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Burnt Remains Of Missing Los Angeles Firefighter Discovered In Mexico
Francisco “Frank” Aguilar was allegedly murdered by a pair of kidnappers after being lured into a sexual encounter in Rosarito, Mexico this summer.
Two individuals have been arrested in the suspected slaying of a missing Los Angeles firefighter whose scorched remains were found in Mexico, officials said this week.
A couple, identified only as Fanny N., 32, and Santos N., 27, are accused of kidnapping and later killing the veteran L.A. firefighter, who has been missing since August, according to the newspaper.
“Things didn’t turn out like they thought they would,” Hiram Sanchez Zamora, an official with the Fiscalia General del Estado de Baja California, said at a press briefing in Mexico this week.
Aguilar, who had a property in Mexico and reportedly visited regularly, was allegedly lured into having a sexual encounter with Fanny in Rosarito, officials said.
"The victim agreed to meet with a woman we know today is called Fanny 'N,'" Zamora said, NBC affiliate KNSD reported. “She identified herself to Aguilar as Monserrat. He somehow managed to get rid of his captors, tried to run, and as he ran they shot and injured him, and put him in the van."
The couple is also accused of burning his body in Tijuana.
Aguilar’s burnt remains were recovered on Oct. 23, according to the Los Angeles Times. His credit card, as well as other belongings, were recovered during the arrest of the pair of suspected kidnappers. Aguilar’s family was notified of his death this week.
Los Angeles’ mayor, Eric Garcetti, had previously said Aguilar was likely the victim of a “violent kidnapping.”
“I was deeply saddened to learn from Mexican authorities that LAFD firefighter Frank Aguilar was killed after being kidnapped earlier this year,” Los Angeles Mayor Eric Garcetti told Oxygen.com in a statement on Thursday. “This is a tragic loss for our entire city. I grieve with Frank’s family and loved ones, and his brothers and sisters at the Fire Department.”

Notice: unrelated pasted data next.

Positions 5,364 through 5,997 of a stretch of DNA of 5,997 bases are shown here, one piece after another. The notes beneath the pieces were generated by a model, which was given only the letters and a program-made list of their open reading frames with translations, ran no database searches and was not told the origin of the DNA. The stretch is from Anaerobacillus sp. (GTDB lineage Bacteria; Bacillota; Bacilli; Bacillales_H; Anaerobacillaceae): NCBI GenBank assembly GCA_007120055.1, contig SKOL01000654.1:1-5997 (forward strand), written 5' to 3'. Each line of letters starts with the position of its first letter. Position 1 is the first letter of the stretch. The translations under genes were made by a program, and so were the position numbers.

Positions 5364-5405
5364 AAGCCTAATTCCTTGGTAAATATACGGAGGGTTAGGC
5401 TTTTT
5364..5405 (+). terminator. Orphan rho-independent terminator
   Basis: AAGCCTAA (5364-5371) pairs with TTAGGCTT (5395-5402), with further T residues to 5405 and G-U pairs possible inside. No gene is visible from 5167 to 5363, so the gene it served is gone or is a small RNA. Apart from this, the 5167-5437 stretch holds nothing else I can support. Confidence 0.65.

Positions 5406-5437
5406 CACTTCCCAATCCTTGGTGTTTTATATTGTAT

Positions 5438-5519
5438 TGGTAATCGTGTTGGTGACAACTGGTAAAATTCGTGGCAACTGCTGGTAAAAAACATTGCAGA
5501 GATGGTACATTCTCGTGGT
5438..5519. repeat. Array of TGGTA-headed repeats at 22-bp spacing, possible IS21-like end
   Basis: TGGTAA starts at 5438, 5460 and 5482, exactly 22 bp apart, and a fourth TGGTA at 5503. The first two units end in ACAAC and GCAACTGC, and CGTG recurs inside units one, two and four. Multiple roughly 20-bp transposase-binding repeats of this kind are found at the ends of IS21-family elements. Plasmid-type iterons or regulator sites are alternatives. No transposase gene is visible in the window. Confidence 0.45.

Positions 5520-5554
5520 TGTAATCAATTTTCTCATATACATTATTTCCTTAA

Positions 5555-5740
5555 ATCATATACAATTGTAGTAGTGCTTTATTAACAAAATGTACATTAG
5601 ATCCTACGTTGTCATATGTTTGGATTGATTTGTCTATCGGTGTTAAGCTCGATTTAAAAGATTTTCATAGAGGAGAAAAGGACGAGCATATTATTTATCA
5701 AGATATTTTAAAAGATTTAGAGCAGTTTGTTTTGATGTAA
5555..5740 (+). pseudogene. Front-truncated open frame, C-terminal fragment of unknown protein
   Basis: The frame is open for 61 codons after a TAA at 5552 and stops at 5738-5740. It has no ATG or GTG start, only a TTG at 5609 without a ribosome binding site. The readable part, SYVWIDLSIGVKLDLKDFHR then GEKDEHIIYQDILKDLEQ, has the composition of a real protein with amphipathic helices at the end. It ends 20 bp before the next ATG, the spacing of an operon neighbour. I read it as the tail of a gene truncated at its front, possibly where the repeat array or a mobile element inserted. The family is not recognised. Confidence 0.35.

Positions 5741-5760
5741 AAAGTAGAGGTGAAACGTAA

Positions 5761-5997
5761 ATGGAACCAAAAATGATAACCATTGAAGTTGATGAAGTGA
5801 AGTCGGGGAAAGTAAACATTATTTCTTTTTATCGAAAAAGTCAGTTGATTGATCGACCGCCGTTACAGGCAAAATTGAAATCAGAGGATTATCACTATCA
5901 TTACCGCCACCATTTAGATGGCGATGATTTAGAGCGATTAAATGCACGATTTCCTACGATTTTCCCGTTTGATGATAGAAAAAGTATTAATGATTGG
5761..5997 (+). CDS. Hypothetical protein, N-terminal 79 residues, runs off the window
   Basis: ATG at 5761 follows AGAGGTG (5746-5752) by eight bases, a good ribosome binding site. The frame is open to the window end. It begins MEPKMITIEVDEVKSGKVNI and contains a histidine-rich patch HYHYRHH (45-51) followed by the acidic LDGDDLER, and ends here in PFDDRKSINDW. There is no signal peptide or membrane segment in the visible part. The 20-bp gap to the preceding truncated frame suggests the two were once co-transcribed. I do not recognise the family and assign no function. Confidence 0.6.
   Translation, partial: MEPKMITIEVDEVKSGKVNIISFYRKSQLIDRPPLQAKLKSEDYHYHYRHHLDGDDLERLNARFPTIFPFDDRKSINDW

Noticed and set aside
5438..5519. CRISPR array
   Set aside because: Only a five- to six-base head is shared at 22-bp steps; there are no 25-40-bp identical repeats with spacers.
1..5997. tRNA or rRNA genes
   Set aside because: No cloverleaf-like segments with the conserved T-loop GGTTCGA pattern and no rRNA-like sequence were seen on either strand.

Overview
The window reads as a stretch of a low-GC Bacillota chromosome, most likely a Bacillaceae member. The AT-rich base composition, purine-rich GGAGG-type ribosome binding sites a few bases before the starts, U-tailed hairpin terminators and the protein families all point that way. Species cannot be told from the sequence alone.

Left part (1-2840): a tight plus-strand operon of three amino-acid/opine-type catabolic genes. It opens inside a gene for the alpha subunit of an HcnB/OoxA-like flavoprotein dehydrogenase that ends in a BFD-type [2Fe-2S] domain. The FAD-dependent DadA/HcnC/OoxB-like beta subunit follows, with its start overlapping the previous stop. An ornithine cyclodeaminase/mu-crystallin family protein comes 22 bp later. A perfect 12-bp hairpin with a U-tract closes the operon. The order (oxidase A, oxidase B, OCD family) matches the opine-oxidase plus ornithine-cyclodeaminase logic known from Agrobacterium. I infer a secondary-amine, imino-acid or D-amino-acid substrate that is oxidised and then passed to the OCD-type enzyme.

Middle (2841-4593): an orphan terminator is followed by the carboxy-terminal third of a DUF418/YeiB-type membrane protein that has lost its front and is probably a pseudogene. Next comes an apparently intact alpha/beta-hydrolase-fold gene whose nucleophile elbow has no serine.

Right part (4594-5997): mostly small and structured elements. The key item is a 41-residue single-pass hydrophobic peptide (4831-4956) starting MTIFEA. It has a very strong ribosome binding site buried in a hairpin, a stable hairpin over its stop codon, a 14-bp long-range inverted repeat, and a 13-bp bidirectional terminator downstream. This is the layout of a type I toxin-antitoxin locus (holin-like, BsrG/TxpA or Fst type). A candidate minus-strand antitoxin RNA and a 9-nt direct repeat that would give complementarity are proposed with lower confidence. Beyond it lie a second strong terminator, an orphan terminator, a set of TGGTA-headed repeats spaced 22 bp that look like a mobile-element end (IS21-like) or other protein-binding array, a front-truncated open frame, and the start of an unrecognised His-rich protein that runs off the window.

The 48-year-old’s family first reported Aguilar missing in late August after finding his home in Mexico had allegedly been burglarized.
"The condo was ransacked, tables were overturned,” Bella Aguilar, the missing firefighter’s daughter, told ABC affiliate KABC-TV. “It was a crazy, crazy episode. Vehicles were missing, items were missing.”
Investigators are now probing whether organized crime played a role in Aguilar’s killing and if his death could also be connected to a separate suspected kidnapping of a farmer in the Rosarito area in September, according to KSND.
Mexican authorities are now overseeing the firefighter’s murder investigation; however a number of U.S. law enforcement agencies, including the FBI, are monitoring the situation.
“Our Mexican law enforcement counterparts in Baja, California, Mexico are leading the investigation into the disappearance and death of Firefighter Aguilar,” Laura Eimiller, a spokeswoman for the FBI’s Los Angeles Field Office, told Oxygen.com. “The FBI has and will continue to provide assistance to the case as requested by our Mexican partners.”
Aguilar, a 20-year veteran of the Los Angeles Fire Department, was assigned to Fire Station 44 in the city’s Cypress Park neighborhood, officials said.
“Our Department was notified this afternoon that authorities in Mexico determined that human remains recently found there are those of LAFD Firefighter/Paramedic Francisco Aguilar,” Los Angeles City Fire Department Chief Ralph Terrazas said in a statement. “This is a tragic outcome to a case we were hoping would end differently. On behalf of the men and women of the LAFD, we send our deepest condolences to Firefighter Aguilar's family and we stand ready to assist them in the days to come.”
A spokesperson for the department said a memorial service celebrating Aguilar’s life is in the works.
“The Department will work with the family in the coming days and weeks to determine plans for a memorial service honoring his life and career,” Peter Sanders, a public information officer for the Los Angeles Fire Department, told Oxygen.com.